Villa Grove was chartered in 1903 after the area was recognized by the Chicago and Eastern Illinois Railroad (C&EI) as being exactly halfway between Chicago and St. Louis. This made it a desirable location for a steam locomotive repair facility. Villa Grove later became the site of a C&EI division headquarters and roundhouse. Villa Grove was also known for its Pancake Festivals in the 1940s, which drew crowds over 10,000. In the 1970s, the festival was replaced by the Ag Days celebration. In 1923, Villa Grove's high school basketball team, the Blue Devils, defeated Rockford 32-29 to win the Illinois High School Boys Basketball Championship.
Villa Grove's historic rail depot was demolished in the predawn hours of Friday, October 29, 1976 despite a city ordinance that was intended to protect the structure. The city later received reparation for the destruction.
On August 10, 2011, a 100 year old vacant building on main street in Villa Grove was destroyed by a fire set by a two boys age 14 and 9. At least 15 fire departments responded to the blaze containing it to the original structure. The boys were ordered to pay $126,076 in restitution. The 14 year old received 3 years probation, 30 days in jail and 100 hours of community service. The 9 year old received 2 years probation and 50 hours community service. State law prohibited jail time for the 9 year old. Adjacent businesses were temporarily displaced due to damage caused by smoke and heat.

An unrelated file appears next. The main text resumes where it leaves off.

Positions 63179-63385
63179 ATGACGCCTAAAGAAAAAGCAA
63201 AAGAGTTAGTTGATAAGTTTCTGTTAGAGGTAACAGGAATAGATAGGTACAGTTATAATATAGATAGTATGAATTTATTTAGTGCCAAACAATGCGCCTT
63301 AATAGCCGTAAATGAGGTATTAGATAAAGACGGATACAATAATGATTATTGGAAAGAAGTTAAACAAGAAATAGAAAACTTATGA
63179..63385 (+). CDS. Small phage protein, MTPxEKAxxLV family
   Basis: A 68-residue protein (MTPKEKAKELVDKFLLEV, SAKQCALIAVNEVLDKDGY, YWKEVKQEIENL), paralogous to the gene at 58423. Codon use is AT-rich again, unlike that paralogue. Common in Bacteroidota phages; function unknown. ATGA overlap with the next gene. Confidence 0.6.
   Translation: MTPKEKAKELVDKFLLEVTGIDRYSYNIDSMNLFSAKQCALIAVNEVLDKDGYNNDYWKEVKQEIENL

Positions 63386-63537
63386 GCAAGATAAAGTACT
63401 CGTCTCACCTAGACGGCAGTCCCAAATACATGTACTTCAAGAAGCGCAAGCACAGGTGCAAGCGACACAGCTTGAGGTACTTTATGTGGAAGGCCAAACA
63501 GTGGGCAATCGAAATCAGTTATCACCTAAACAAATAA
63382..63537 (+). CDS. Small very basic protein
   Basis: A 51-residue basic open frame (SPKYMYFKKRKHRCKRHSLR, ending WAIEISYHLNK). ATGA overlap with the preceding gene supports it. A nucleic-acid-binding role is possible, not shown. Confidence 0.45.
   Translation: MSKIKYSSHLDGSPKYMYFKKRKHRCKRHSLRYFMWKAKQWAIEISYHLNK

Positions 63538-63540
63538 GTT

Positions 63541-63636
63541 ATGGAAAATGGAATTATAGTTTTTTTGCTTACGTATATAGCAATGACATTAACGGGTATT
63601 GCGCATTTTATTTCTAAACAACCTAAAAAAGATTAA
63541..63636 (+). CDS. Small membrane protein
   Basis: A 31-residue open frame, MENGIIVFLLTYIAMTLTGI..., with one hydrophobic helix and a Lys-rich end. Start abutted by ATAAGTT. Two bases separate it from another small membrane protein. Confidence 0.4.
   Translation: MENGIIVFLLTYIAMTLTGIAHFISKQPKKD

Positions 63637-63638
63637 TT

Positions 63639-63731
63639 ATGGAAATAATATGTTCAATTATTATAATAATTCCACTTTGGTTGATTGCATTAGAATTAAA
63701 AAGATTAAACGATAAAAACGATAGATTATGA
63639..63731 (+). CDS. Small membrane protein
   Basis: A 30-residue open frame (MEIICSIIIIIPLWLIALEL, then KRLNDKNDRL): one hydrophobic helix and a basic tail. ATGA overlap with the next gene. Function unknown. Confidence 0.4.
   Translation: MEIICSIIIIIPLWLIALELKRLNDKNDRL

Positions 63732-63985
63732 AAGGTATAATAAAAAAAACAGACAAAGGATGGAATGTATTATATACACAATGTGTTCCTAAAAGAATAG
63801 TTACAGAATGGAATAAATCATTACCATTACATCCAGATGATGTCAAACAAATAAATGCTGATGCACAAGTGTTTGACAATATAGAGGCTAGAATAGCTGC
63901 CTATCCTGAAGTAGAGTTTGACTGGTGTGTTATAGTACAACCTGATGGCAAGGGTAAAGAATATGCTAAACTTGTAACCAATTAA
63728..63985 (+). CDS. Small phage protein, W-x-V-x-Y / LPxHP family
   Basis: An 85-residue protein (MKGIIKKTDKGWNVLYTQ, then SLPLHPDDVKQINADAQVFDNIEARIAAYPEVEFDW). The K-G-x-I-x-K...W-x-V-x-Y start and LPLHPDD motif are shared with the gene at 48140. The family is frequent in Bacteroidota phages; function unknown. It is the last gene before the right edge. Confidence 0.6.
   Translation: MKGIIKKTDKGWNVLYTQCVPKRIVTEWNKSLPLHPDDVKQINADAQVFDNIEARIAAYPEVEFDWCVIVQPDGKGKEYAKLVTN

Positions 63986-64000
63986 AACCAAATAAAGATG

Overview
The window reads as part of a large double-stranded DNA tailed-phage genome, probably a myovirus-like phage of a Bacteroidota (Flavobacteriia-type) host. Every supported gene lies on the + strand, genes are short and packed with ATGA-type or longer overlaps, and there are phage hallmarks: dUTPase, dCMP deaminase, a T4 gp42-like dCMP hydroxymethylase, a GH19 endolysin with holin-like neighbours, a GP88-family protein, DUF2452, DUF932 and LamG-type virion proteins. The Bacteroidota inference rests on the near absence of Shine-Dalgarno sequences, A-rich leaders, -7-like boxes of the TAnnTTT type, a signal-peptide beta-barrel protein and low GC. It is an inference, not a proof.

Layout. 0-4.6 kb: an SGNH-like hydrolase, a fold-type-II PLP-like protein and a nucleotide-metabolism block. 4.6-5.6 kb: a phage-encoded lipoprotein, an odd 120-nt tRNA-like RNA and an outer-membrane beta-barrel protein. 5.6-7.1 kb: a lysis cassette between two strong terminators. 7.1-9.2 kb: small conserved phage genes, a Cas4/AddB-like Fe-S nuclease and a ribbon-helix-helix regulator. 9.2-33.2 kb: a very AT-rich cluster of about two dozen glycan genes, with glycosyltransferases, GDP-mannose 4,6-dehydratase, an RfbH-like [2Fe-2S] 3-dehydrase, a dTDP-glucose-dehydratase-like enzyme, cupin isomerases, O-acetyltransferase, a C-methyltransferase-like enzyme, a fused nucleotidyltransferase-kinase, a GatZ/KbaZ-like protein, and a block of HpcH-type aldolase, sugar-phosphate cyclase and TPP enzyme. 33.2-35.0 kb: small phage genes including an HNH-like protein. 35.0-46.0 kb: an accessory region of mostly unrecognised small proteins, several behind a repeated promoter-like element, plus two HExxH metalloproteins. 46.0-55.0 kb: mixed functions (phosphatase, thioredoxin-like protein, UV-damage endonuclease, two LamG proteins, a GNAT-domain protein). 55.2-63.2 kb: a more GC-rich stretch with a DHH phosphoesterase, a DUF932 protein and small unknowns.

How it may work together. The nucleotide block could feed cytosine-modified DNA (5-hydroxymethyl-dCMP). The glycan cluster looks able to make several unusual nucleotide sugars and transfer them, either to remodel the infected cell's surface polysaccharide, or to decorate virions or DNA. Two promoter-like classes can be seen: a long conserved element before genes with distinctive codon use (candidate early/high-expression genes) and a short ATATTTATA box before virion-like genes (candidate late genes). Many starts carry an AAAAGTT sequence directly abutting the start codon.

Villa Grove's location at the confluence of Jordan Slough and the Embarras River has resulted in flooding during the city's history. In January 1950, Villa Grove was isolated by flooding, more than 1/3 of the city was underwater and the Red Cross reported 100 families were homeless. Another flood in April 1994 left over half of the city's 1,000 homes flooded and the city's water supply was tainted. At one point, portions of main street were 6 feet underwater.
After the severe flooding in 1994 and additional flooding in the following years, a program was implemented to purchase and demolish homes voluntarily from owners in the flood plain. The Federal Emergency Management Agency (FEMA) and the Illinois Emergency Management Agency (IEMA) used the Hazard Mitigation Grant Program (HMGP) to purchase 17 homes in two phases from 1995 to 2000. IEMA noted that when another flood occurred in June 2008, the 17 properties purchased would have again been flooded had they not been purchased and demolished. Additional plans were also made to purchase more flood prone properties after the 2008 flood. After flooding in April 2013, FEMA again provided funding to purchase and demolish eight more homes and one public building in Villa Grove under HMGP.